HUM/111 Critical and Creative Thinking
July 8, 2012 Christopher Boyer
Chief Justice John Roberts stated that is was a tax, however, the debate continues on how to clarify The “Affordable Care Act”. The debate as well as the country is divided on how the law will proceed, and the language used to define it, will shape the 2012 Presidential election.
On June 28, 2012 The Supreme Court voted 5-4 to uphold The Affordable Care Act, also known as “Obama Care”. The decision stated that as long as the individual mandate is a tax, then congress has the power and authority to levy it. The word “tax” or the word “penalty” may seem like semantics in the large scheme of things; however these two words are at the very core of the debate. A tax, for the most part is a sum of money demanded by the government for its support, or for specific facilities or services. A tax is not voluntary; it is levied upon incomes, property, sales etc. A penalty is a punishment established by law or authority for such things as crime, offenses, or failure to do something. The Four Supreme Court Justices that hold the dissent feel that the government imposing a penalty on American citizens who chooses not to purchase health insurance is unconstitutional. The four justices that were in favor of “Obama care” believe that the government has the power to impose a penalty on those who do not purchase health insurance. The deciding vote came down to Chief Justice John Roberts. The interesting part of his decision is that he agrees with the dissent, that the government does not have the power to impose a penalty; however they do have the power to levy taxes. Body2:
Roberts’s decision goes directly to the heart of the controversy, because for two years the Obama administration clearly stated that this was not a tax. The Solicitor General, the person in charge of making their case to the court, argued both scenarios. He asked the court to consider both a tax and a penalty. Justice Thomas wrote in his dissent that the “tax” argument was “feeble” and that it lacked merit, but Robert’s chose to accept that argument.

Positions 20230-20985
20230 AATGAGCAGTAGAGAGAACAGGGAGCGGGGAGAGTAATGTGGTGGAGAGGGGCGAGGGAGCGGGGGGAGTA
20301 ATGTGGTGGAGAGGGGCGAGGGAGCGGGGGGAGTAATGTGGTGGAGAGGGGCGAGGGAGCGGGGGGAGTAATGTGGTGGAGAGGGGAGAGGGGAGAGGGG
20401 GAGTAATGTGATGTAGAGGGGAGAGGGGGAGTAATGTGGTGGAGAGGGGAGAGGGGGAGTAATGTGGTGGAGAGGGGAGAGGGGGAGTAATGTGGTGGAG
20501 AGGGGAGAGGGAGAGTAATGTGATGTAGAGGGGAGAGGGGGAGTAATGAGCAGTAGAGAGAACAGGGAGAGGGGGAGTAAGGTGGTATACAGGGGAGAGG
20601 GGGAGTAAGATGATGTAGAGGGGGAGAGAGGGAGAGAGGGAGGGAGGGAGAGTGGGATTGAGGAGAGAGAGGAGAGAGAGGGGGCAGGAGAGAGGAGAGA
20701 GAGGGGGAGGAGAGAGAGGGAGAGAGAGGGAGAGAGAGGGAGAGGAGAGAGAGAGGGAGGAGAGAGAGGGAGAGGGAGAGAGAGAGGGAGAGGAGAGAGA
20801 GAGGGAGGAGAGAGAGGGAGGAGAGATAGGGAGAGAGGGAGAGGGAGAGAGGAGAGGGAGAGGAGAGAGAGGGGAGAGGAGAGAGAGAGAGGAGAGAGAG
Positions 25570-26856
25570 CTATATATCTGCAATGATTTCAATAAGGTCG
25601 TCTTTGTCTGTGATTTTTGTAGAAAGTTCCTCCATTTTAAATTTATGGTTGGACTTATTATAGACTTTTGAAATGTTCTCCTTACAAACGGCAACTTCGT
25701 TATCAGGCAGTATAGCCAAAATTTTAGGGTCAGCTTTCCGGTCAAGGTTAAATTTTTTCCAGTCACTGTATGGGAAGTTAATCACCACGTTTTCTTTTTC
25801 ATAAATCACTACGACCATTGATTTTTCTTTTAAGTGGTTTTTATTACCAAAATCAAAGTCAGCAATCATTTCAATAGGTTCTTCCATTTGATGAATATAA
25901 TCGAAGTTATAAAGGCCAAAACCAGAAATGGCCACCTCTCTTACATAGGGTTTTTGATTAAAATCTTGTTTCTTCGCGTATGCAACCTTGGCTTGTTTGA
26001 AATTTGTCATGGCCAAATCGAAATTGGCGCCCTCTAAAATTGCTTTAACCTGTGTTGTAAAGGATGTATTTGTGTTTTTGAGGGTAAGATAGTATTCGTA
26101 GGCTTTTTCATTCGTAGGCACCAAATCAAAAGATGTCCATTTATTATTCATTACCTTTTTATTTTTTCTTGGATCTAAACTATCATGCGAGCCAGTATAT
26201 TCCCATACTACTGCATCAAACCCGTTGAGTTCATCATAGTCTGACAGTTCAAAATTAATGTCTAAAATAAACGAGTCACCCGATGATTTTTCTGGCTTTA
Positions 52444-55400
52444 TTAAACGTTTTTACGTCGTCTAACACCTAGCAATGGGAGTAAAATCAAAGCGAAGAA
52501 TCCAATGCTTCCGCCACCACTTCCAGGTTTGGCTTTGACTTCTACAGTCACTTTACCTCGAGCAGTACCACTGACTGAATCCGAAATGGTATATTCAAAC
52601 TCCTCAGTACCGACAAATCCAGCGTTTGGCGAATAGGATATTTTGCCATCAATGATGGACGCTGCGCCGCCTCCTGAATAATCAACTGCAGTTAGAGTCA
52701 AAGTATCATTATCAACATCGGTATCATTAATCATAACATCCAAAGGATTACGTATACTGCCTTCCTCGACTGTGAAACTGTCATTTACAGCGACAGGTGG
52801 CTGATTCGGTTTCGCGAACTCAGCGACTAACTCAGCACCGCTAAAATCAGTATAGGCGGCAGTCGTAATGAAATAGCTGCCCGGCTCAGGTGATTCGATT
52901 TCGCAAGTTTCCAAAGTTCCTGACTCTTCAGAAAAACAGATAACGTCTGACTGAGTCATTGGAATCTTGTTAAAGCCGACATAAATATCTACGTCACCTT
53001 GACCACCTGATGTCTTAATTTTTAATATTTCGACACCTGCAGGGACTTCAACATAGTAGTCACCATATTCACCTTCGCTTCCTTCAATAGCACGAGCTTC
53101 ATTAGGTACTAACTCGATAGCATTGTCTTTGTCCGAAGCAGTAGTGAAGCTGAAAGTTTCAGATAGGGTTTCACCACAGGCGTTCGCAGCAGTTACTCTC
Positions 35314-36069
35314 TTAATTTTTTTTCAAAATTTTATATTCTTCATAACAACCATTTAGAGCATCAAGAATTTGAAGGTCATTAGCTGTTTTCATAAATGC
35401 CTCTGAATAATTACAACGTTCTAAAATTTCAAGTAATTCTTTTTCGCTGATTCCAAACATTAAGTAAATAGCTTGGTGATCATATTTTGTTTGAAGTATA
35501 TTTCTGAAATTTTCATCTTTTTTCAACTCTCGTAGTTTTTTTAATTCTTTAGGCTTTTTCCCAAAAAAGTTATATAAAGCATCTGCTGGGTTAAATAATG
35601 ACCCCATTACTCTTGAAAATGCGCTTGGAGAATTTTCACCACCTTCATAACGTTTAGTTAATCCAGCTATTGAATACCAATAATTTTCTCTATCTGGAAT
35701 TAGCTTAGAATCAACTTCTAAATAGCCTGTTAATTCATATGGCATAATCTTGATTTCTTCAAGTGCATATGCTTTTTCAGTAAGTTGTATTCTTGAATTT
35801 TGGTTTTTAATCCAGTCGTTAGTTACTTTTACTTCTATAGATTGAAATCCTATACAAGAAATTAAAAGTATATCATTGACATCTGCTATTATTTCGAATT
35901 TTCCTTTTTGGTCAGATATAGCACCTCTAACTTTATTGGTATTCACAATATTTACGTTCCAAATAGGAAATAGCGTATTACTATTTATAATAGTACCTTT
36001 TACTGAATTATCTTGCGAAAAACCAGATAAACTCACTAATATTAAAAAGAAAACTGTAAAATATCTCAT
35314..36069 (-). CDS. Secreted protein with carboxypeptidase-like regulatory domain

The question is now which one is it? If people accept Robert’s decision, then are they now saying that this is a tax? If they reject Robert’s decision, and believe that a penalty is constitutional then how do they accept that the deciding vote contradicts them? The Obama administration still is hesitant to call it a tax, so are they accepting a victory, and stating that Roberts is wrong at the same time.
The debate now moves to what will happen next. Mitt Romney has vowed to repeal “Obama care” if elected president. The fact that Mitt Romney presided over “Romney care” in Massachusetts does not sit well with a lot of conservatives, and the Obama campaign brings this fact up often, however there are a few differences between what Mitt Romney did in Massachusetts and the current health care bill. Individual states have different regulations then the Federal government, but I personally think that the individual mandate hurt the state of Massachusetts and that it will also be difficult to succeed on a federal level also.
The harshest critics of the law now believe that precedence has now been set, and if the federal government can make individual citizens purchase a private product or service, that it will not stop at health care. They believe that any pundit can now make the argument that you must purchase “whatever “because it is in the best interest or “general welfare” of the people. The Obama administration often uses the example of the state forcing consumers to buy auto insurance, however that is one of many bad analogies. A consumer only has to purchase auto insurance as a condition for owning...